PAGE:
THE EDITOR: Criminals in TT are not content to simply rob, but also to brutally maim or murder the victim. This indicates that criminals are not only motivated by the proceeds of crime, they also need to satisfy violent and murderous inclinations.
We must therefore reflect on how this violent disposition is cultivated in our society. I posit that such people result from poor socialisation to meet societal expectations. Unless this deficiency is corrected urgently, the nation will be generating more criminals to replace those that are incarcerated.
The agents of socialisation include the home, the church, the school, and the impact of public institutions. Among the obstacles we face is that some homes do not cultivate peaceful attitudes, and the homes that do are often challenged by the influences of peer groups and electronic media.
Although most religious groups are sincere, we cannot disregard the conspicuous consumption and self-aggrandisement of some church leaders who shamelessly parade their dubious doctorates and personal achievements on public billboards. To many of us, these churches, preoccupied with rituals, wealth accumulation and control, have lost all credibility.
I understand that education and schools function to develop the capacities and attitudes of people for harmonious living in a society, transcending excellence in algebra, chemistry, literature etc. By this criterion, our education system has failed. Our schools’ curricula ignore meaningful instruction in peaceful coexistence, conflict resolution and opportunities for legitimate personal fulfilment.
This can be better understood when we note that some major curriculum reforms have been supervised by teams of Canadians, and although we boast of three universities with schools of education, our own practising researchers are marginalised. For example, do we prepare our students to become resilient to the enticements of criminal gangs and the drug culture? Should parental education not be taught in secondary schools in preparation for later roles?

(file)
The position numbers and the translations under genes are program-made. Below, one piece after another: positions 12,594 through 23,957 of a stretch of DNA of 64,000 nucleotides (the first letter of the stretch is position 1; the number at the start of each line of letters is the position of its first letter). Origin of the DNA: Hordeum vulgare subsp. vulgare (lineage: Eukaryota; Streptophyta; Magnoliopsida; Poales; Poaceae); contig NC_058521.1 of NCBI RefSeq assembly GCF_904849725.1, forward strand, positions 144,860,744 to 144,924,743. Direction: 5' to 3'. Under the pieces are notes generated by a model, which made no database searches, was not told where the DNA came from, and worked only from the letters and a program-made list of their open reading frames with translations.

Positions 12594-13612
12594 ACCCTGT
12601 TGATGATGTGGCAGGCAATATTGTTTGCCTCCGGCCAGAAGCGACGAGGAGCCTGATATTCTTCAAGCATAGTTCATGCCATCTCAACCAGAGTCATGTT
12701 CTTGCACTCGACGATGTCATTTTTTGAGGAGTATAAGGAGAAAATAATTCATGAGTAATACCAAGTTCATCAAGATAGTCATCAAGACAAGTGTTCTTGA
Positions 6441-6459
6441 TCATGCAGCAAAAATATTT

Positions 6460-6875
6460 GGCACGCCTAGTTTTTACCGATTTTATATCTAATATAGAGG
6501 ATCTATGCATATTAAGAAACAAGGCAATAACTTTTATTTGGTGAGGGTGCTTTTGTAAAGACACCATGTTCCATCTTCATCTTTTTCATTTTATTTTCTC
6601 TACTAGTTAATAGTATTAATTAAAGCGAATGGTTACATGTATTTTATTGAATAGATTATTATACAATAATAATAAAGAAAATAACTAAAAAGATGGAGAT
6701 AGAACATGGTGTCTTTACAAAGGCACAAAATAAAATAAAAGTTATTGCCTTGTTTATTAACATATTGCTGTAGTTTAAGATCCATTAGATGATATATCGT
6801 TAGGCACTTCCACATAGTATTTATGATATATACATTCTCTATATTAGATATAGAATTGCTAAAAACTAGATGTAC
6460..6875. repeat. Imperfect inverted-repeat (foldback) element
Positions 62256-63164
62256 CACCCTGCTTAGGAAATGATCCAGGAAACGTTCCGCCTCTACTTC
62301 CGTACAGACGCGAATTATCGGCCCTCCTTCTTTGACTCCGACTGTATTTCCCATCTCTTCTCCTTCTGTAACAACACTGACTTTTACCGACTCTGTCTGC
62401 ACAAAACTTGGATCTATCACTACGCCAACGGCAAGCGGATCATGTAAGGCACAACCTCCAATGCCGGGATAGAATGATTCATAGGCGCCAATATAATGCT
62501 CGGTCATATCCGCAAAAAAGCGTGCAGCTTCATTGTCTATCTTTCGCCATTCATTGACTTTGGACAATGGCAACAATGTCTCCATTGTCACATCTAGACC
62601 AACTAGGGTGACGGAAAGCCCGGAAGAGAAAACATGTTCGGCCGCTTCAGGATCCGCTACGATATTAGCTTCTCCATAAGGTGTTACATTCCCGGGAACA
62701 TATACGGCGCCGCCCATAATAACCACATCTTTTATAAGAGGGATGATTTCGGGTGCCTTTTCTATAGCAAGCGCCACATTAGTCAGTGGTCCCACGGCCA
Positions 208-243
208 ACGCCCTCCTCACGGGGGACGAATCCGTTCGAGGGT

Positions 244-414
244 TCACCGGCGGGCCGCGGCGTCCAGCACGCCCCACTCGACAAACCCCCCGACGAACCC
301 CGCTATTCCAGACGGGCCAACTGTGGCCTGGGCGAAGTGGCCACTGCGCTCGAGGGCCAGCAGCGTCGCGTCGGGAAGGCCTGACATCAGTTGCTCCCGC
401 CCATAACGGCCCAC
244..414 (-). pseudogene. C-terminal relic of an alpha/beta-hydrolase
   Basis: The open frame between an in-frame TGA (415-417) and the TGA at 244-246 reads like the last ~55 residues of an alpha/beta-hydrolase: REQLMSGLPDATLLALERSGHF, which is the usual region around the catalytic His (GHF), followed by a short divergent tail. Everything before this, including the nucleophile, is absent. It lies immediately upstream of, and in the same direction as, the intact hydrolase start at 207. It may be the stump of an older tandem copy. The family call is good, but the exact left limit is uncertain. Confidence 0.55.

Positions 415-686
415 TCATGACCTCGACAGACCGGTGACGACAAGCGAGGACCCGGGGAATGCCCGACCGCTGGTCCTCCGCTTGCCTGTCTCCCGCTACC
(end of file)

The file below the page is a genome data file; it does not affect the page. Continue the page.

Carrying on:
We need to reform our curriculum urgently to address the challenges in the reality of TT. But curriculum is not only about what is to be taught, but also about how things are taught. Despite the outstanding academic achievements of a minority, our teaching methods are ineffective for many students who have not been motivated to learn by the traditional processes of the schools.
Teachers need to put away the textbooks and design relevant learning tasks that require students to explore their country and community to find out how things are done; how jobs are created; the indicators of justice and oppression, and the hidden agendas that often underlie public decisions. They must learn to become outspoken critics of wrongdoing.
Another agent of socialisation in TT is the impact of the operations of public institutions on the people. When members of the State apparatus use their power to marginalise the poor and disadvantaged, resentment results, leading to increased criminal activity. When elected leaders knowingly make false allegations, or when priority needs of the masses are ignored and money is spent on vanity projects to appease a few, you develop a setting for crime. In this respect, the Police Service is a powerful agent of socialising people into negative dispositions. When police fail to prosecute those who break the law, people realise there are no consequences for lawlessness and become emboldened. For example, Chaguanas venders have taken over the pavements. Players of loud music from vehicles invade the peace of the citizens for fun. Pirated materials are openly sold on the pavements. Every main road has become a taxi stand. The arbitrary manner by which the Chaguanas Borough authorities have locked certain gates at Saith Park can result in unsuspecting pedestrians being cornered by criminal types.
The authorities and the police must strive to create an environment of order by addressing even the smallest of infractions, so that more horrible crimes will become out of place.